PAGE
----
Definition of diabetes

Definition of diabetes

Diabetes mellitus is deduced from the Greek word Diabetes („going through“) and the Latin word mellitus („sweet like honey“) what points out the main symptoms of diabetes – sugar in the urine.

Characteristic for diabetes mellitus are elevated blood glucose levels which are caused by a reduced or missing insulin production. If somebody suffers from insulin resistance (which is common especially at diabetes type 2) the body contains enough insulin but is unable to use it.
Carbohydrates from nutrition are metabolized into glucose in the body. This glucose is the most important source of energy for normal metabolic procedures. It circulates freely in the body at disposal for the body’s cells; on the other hand unused glucose is stored in the liver or the muscles as glycogen from where it can be released any time.
The hormone insulin which is produced in the beta-cells of the pancreas and released into the blood circulation is the key substance for this process. It enables transport of glucose into the muscle, fat and liver cells and additionally regulates the release of glucose through the liver. This way insulin regulates blood glucose levels. There is no alternate hormone which is able to do this job.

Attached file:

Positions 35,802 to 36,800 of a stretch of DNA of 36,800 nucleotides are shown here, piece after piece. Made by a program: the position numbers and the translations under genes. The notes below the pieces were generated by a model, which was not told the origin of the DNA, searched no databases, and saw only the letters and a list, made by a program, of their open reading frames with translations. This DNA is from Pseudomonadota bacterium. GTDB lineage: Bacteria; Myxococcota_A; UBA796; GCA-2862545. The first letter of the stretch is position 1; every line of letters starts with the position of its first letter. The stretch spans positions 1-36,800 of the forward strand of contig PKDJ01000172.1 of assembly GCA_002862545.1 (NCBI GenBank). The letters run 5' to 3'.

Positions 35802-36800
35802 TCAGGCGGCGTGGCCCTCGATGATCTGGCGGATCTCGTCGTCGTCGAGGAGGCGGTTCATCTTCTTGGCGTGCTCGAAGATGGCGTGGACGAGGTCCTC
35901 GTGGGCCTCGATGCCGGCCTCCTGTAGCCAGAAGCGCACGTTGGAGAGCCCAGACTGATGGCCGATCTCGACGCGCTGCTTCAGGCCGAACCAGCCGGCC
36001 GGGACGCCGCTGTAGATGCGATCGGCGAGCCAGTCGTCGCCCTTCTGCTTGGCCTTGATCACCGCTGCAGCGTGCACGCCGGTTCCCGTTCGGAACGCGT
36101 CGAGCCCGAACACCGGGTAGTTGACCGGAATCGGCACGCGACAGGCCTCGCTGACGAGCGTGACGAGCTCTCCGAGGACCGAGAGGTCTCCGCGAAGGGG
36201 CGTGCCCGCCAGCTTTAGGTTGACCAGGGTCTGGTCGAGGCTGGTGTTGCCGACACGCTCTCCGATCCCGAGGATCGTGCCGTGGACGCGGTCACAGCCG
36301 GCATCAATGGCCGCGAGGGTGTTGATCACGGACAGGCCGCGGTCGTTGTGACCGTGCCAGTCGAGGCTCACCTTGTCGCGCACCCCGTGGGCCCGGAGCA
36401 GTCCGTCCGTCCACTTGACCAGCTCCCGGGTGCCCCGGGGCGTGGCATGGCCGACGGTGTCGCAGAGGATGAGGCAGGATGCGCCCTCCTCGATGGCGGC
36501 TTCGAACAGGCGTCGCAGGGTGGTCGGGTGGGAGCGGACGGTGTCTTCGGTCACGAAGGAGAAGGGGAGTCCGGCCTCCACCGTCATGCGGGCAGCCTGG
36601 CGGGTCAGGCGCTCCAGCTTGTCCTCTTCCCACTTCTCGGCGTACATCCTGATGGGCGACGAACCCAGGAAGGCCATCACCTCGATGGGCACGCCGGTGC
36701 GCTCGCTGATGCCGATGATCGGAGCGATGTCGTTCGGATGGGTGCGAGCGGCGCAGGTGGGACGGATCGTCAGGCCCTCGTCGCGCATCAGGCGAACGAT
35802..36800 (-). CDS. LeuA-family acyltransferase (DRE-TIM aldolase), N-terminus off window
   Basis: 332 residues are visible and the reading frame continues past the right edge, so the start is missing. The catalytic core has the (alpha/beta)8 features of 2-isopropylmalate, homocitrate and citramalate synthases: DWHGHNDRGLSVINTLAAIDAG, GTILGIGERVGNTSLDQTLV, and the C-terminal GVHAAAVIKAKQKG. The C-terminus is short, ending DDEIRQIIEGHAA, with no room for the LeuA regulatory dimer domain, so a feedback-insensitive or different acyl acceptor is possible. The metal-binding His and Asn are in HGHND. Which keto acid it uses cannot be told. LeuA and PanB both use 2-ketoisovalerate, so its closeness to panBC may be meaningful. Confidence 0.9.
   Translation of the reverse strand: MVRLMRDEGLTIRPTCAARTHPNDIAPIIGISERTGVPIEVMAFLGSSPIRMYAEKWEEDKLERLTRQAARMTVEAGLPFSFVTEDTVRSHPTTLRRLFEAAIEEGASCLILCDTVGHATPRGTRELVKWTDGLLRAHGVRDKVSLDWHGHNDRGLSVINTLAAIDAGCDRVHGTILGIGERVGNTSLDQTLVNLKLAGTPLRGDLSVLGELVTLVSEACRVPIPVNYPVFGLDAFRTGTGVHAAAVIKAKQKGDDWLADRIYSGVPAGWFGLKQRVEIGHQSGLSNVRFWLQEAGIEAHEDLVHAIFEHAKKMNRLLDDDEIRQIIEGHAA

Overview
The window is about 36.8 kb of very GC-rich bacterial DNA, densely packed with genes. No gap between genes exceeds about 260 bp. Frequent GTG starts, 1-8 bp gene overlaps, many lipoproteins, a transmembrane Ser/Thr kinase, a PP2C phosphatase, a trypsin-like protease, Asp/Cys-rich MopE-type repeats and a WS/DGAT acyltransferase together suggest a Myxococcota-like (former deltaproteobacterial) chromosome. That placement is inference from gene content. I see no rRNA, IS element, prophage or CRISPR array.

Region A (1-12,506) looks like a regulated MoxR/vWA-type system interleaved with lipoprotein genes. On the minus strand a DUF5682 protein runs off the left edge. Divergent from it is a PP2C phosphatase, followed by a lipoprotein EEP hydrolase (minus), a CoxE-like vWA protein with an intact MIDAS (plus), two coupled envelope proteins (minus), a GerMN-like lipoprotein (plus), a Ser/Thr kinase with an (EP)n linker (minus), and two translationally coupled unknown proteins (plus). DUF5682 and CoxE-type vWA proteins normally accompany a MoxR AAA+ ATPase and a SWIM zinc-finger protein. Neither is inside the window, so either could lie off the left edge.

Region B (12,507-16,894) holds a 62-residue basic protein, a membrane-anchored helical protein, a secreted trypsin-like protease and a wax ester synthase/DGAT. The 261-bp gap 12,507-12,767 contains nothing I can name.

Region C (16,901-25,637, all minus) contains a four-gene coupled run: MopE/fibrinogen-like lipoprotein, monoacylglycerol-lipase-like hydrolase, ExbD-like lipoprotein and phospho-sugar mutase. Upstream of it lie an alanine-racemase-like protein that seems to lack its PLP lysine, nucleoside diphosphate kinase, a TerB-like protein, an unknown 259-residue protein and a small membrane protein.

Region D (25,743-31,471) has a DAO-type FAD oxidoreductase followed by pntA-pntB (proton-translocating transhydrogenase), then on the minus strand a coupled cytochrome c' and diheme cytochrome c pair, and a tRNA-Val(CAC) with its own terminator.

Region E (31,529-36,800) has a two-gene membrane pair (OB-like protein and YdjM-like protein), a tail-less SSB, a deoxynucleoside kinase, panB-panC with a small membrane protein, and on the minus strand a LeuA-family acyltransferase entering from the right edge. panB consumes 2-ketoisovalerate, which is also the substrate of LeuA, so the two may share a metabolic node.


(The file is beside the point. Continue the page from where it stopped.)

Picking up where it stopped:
If diabetes has manifested the lack of insulin is the reason that the body is no longer able to metabolize carbohydrates from the food. The body lacks energy and starts catabolising fatty acids. The resulting components – ketones – lead to hyperacidity of the body if the lack of insulin is not treated immediately.
Diabetes is diagnosed through the measurement of the blood glucose. The limit of fasting glucose is 110 mg/dl for non-diabetic individuals and not above 140 mg/dl two hours after a meal (if using capillary blood from the fingertip). The method of treatment depends on grade and type of the disease.

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